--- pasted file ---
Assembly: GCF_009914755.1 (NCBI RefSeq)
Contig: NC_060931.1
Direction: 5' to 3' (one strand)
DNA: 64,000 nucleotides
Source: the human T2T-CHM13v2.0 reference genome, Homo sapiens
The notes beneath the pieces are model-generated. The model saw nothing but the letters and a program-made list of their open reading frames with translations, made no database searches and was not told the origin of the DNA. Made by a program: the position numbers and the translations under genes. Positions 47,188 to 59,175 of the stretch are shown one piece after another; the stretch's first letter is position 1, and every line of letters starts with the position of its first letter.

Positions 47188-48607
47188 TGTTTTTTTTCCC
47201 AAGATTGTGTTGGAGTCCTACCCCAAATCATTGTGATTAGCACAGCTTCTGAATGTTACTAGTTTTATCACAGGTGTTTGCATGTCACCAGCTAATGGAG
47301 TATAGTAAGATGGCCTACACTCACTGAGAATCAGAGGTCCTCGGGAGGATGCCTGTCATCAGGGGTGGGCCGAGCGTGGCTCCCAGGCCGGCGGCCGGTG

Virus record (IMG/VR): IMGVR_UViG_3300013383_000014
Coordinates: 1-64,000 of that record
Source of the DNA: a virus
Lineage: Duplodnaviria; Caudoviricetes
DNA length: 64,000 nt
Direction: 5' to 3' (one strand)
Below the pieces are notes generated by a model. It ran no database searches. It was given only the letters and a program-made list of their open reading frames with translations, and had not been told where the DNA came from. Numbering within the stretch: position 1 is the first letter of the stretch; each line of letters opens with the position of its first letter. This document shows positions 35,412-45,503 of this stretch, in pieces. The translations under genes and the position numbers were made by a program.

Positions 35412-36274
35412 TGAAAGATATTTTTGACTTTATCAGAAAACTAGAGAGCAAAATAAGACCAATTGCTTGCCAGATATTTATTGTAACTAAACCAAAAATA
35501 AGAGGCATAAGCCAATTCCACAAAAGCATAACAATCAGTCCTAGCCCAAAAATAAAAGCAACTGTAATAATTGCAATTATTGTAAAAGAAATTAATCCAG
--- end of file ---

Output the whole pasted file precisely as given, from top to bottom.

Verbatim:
Assembly: GCF_009914755.1 (NCBI RefSeq)
Contig: NC_060931.1
Direction: 5' to 3' (one strand)
DNA: 64,000 nucleotides
Source: the human T2T-CHM13v2.0 reference genome, Homo sapiens
The notes beneath the pieces are model-generated. The model saw nothing but the letters and a program-made list of their open reading frames with translations, made no database searches and was not told the origin of the DNA. Made by a program: the position numbers and the translations under genes. Positions 47,188 to 59,175 of the stretch are shown one piece after another; the stretch's first letter is position 1, and every line of letters starts with the position of its first letter.

Positions 47188-48607
47188 TGTTTTTTTTCCC
47201 AAGATTGTGTTGGAGTCCTACCCCAAATCATTGTGATTAGCACAGCTTCTGAATGTTACTAGTTTTATCACAGGTGTTTGCATGTCACCAGCTAATGGAG
47301 TATAGTAAGATGGCCTACACTCACTGAGAATCAGAGGTCCTCGGGAGGATGCCTGTCATCAGGGGTGGGCCGAGCGTGGCTCCCAGGCCGGCGGCCGGTG

Virus record (IMG/VR): IMGVR_UViG_3300013383_000014
Coordinates: 1-64,000 of that record
Source of the DNA: a virus
Lineage: Duplodnaviria; Caudoviricetes
DNA length: 64,000 nt
Direction: 5' to 3' (one strand)
Below the pieces are notes generated by a model. It ran no database searches. It was given only the letters and a program-made list of their open reading frames with translations, and had not been told where the DNA came from. Numbering within the stretch: position 1 is the first letter of the stretch; each line of letters opens with the position of its first letter. This document shows positions 35,412-45,503 of this stretch, in pieces. The translations under genes and the position numbers were made by a program.

Positions 35412-36274
35412 TGAAAGATATTTTTGACTTTATCAGAAAACTAGAGAGCAAAATAAGACCAATTGCTTGCCAGATATTTATTGTAACTAAACCAAAAATA
35501 AGAGGCATAAGCCAATTCCACAAAAGCATAACAATCAGTCCTAGCCCAAAAATAAAAGCAACTGTAATAATTGCAATTATTGTAAAAGAAATTAATCCAG